Dr. V. Adaikalam, delivered his lecture on basis of Mass spectrometer and elaborated the different types of mass analyzers available till date. He mentioned about how mass spectrometer is used to find the mass of a protein/peptide and also its sequence. He also shared his research findings on how deregulation of hormone androgen might be possibly a reason for prostate cancer based on proteome analysis using Mass Spectrometer. He used two different types of mass analyzers for understanding the proteome profile of same sample and made a comparison of data obtained and inferred the results.

Finally, Dr. Bob Kennedy Dass delivered his address on application of 2-Dimensional Gel Electrophoresis (2-DGE) in proteomic analysis. His talk is more like a practical demonstration of this method. He mentioned about the experimental steps involved in this method pointing out the possible errors that would occur at each step. He explained the possible means of troubleshooting the errors. He also cited various peer reviewed journal articles, where in 2-DGE is applied for analysis of various diseases.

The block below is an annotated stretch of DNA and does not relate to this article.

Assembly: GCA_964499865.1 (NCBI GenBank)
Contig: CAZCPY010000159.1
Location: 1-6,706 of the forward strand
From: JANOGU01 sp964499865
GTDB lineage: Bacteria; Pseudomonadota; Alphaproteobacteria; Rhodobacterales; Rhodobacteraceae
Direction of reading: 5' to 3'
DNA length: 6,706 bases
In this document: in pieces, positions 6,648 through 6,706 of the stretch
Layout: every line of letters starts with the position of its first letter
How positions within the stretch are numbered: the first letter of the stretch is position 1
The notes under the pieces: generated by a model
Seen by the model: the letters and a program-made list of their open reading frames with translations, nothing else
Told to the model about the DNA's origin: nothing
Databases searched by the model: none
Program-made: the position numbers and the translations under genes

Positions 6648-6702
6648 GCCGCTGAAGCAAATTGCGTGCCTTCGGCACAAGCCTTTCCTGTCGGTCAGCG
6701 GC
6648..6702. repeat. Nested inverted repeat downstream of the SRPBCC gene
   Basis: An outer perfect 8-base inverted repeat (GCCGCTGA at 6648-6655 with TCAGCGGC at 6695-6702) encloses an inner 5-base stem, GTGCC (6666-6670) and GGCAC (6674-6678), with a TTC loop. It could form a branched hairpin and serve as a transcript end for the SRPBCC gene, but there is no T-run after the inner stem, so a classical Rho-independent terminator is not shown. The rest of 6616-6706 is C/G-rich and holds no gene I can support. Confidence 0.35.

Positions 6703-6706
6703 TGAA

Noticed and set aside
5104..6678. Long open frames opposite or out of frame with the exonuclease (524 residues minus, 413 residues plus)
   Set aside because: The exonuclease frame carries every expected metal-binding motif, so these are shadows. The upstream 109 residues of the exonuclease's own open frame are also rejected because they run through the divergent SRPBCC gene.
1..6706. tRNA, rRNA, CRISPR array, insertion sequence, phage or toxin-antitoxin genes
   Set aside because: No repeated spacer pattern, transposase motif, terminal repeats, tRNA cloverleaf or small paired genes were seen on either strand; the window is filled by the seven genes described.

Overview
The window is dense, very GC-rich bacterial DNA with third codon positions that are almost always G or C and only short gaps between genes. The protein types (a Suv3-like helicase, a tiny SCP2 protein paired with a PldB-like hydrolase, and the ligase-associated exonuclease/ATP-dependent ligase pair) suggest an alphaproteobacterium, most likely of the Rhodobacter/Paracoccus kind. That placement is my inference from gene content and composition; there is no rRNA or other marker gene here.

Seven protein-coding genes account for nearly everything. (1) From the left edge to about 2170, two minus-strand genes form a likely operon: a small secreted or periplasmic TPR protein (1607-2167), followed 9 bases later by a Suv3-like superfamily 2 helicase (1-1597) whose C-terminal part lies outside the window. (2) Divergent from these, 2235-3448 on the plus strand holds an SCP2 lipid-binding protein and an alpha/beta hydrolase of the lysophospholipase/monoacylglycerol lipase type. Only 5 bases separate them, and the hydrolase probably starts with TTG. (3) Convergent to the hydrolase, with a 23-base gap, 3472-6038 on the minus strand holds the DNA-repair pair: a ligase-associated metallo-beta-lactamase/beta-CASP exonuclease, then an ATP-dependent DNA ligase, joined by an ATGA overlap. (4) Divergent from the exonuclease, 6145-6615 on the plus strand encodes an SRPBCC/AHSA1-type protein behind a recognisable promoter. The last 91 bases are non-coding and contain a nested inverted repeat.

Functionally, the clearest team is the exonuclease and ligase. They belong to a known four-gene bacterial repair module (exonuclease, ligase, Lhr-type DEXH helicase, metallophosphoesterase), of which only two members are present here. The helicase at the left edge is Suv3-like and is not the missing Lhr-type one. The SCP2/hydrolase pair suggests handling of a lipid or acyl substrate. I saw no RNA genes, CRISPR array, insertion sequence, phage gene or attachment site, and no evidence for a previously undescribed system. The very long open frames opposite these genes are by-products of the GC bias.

National Seminar on Molecular Virology , September 27, 2014.

Department of Biotechnology organized a National seminar on ‘Molecular Virology’ on September 26th 2014. This seminar is a self-sponsored by the Institution. Dr. R. Manjunath, Associate Professor, Department of Biochemistry, Indian Institute of Science, Bangalore and Dr. T. Jebasingh, Assistant Professor, DBT-MKU-IPLS Programme, School of Biological Sciences, Madurai kamaraj University, Madurai were resource persons for the Seminar. Students and faculty members have participated in the seminar.